OnLive Desktop is on the verge of making a game-changing move in the VDI space delivering the hope of a service that a CFO would bite your hand off for. OnLive’s delivery capability is a wakeup call to the ISVs and SPs who are trying to penetrate this market. With the license battle is about to ensue, Microsoft has the heads up display and is the one holding the shotgun, perhaps OnLive can finally convince Redmond that its always more fun in multiplayer mode.

DesktopVirtualizationIcon

New application delivery options bring great opportunities for organizations to drive more operational and service efficiency but require new management approaches to traditional desktop provisioning. The release of WorkSpace Universal 5.3 brings two core features for supporting the compliant use of software-as-a-service applications and dynamic application provisioning in private cloud environments – Cloud pass-through authentication and Content launch policy control.

Quest_Software100x30

Quest Software has turned the acquisition integration process on its head by integrating vFoglight with the vKernel vOperations Suite. This is one more feather in the cap of the “easy to try and easy to buy” model of selling operations software into the virtualization market, and one more arrow through the heart of the legacy process of selling operations software to the enterprise systems management and network operations teams. VKernel (Quest) now has the ability to bring substantial depth and breadth of functionality to both existing and new customers. A new chapter in the operations management industry has begun.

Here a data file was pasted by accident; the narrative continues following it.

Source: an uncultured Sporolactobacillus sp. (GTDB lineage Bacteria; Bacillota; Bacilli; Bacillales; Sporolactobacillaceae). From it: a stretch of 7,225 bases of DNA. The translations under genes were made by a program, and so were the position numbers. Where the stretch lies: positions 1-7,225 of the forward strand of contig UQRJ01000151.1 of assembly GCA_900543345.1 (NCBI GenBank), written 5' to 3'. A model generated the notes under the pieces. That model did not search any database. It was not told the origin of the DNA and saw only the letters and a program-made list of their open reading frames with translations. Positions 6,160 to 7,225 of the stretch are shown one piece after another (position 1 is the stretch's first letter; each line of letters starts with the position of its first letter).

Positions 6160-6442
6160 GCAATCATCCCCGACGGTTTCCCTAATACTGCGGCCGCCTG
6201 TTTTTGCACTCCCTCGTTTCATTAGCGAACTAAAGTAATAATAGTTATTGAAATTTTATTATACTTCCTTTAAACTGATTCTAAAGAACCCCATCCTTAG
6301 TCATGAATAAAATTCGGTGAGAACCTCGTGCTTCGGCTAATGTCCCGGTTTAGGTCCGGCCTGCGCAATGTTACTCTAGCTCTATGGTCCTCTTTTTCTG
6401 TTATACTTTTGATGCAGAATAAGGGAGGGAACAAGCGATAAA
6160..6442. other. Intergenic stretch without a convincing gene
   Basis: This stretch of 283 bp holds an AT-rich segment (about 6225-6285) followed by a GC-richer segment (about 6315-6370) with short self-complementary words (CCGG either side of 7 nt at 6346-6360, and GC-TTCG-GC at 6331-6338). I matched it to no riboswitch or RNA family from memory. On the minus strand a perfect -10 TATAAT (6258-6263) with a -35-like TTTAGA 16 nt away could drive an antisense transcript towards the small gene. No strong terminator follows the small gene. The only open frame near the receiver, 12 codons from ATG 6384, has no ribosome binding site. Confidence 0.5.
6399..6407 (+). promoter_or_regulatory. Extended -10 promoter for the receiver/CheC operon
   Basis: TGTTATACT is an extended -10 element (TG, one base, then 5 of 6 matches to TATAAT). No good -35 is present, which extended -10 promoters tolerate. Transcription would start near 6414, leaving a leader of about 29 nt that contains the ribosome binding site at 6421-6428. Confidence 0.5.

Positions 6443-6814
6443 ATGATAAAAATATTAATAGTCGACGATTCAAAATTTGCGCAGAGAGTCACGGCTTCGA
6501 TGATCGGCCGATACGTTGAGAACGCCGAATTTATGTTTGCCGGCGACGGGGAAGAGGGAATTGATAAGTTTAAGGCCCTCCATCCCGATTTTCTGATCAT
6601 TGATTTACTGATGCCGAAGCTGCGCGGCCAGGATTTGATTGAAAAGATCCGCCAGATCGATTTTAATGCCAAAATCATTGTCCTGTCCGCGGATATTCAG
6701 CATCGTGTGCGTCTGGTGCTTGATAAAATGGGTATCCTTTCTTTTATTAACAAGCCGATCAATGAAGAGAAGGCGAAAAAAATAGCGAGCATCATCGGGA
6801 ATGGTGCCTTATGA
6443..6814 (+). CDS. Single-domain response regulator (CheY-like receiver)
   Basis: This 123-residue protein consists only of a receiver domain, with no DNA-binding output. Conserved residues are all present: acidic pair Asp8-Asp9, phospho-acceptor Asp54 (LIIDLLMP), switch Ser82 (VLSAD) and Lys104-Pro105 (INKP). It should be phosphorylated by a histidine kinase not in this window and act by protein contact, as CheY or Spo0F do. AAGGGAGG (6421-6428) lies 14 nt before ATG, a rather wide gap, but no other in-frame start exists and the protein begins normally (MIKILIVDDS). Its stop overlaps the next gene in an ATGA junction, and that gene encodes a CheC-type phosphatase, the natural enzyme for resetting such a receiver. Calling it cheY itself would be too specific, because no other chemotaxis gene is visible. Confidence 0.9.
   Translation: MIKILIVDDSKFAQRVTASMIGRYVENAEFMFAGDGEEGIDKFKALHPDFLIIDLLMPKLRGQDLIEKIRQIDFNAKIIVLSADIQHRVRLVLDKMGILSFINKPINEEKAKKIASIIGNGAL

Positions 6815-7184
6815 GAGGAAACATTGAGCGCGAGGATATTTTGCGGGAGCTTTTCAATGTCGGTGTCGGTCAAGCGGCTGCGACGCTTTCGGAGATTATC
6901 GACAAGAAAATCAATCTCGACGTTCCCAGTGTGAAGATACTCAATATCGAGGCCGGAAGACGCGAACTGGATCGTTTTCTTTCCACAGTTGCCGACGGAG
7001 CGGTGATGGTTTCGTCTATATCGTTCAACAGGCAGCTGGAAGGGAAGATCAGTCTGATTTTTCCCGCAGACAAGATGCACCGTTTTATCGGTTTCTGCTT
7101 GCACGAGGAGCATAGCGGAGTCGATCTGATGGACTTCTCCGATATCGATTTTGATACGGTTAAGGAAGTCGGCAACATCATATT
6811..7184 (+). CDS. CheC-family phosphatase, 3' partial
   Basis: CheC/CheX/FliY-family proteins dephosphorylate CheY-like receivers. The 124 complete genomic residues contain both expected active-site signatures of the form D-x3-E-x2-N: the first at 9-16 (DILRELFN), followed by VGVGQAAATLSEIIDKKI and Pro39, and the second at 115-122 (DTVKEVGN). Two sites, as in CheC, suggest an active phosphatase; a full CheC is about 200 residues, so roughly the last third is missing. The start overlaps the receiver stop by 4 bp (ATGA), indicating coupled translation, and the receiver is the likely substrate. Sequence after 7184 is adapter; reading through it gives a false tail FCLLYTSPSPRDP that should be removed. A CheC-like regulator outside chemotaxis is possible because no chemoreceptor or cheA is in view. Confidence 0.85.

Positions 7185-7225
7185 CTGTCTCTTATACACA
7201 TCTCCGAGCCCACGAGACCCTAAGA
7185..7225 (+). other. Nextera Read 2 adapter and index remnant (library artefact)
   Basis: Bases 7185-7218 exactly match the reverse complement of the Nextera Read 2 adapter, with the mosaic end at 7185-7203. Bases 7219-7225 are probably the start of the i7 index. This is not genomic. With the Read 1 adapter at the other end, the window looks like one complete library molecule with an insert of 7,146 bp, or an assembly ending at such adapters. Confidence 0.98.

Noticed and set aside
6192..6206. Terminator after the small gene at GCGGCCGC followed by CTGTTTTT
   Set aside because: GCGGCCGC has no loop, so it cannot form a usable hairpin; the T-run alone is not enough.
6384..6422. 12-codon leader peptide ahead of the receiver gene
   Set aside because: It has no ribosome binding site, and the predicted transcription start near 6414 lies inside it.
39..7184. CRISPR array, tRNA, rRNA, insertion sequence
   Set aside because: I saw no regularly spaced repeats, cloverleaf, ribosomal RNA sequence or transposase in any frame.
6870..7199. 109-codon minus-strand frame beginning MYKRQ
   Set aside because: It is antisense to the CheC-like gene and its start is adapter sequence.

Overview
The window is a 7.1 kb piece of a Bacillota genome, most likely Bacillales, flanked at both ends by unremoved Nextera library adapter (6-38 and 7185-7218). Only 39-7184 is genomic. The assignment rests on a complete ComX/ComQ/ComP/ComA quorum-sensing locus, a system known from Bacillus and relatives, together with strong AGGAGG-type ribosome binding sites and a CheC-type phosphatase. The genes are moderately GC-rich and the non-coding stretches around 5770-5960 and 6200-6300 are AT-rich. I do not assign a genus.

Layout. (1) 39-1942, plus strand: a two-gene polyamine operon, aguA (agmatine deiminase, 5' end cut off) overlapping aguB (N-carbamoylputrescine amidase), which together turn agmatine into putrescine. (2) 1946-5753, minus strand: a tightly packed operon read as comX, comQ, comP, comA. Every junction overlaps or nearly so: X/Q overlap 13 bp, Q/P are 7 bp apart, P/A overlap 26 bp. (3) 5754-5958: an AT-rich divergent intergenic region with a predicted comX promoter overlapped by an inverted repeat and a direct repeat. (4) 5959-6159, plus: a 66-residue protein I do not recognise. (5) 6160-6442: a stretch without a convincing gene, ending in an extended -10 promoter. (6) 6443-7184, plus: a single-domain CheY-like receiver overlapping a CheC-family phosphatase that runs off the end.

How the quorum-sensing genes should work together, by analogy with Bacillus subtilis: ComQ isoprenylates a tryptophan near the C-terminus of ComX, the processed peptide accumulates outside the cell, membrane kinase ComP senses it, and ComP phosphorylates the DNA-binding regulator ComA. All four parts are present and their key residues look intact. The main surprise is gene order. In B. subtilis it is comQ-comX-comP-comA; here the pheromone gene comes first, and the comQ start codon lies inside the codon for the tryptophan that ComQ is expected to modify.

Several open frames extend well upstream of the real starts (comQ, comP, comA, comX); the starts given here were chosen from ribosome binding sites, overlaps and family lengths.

VMware100x30

VMware prices and licenses its products today along a set of models that are not optimized for either pure market penetration (like Microsoft) or pure extraction of the maximum cash from each customer (like Oracle). These policies will likely ensure that VMware continues to dominate the high end of the market – especially in enterprise accounts, but that VMware will leave itself open to being eaten from below by Microsoft Hyper-V (especially in Windows only SMB/SME accounts). The long term answer to how VMware positions itself with respect to price and value in the marketplace will likely come from vFabric and Cloud Foundry, as both of these products are crucial to the long term strategic position of VMware in the market – and also will rely upon aggressive third party support to succeed.

CloudComputing

ActiveState has created a Private PaaS that supports Perl and Python as well as Java, and is based on the Open Source CloudFoundry distribution, packaged and distributed in a VM image, or installed to a wide range of IaaS platforms (public or private).

ActiveState is well known in Open Source communities as packaging/distribution vendor for dynamic languages – Perl, Python and Tcl. A sort of Red Hat for dynamic development languages. It also has a Komodo IDE for these languages, and a strong pedigree in contributing back into the Open Source projects which it packages. Stackato is also essentially a packaging of these and other Open Source technologies. It’s an interesting take on the PaaS space – PaaS becomes a packaging problem – just like the Linux Distro. For the customer, the choice of PaaS/Distro is partly about the breadth in the package and partly the mix of pricing, support and warranty offered by the PaaS/Distro.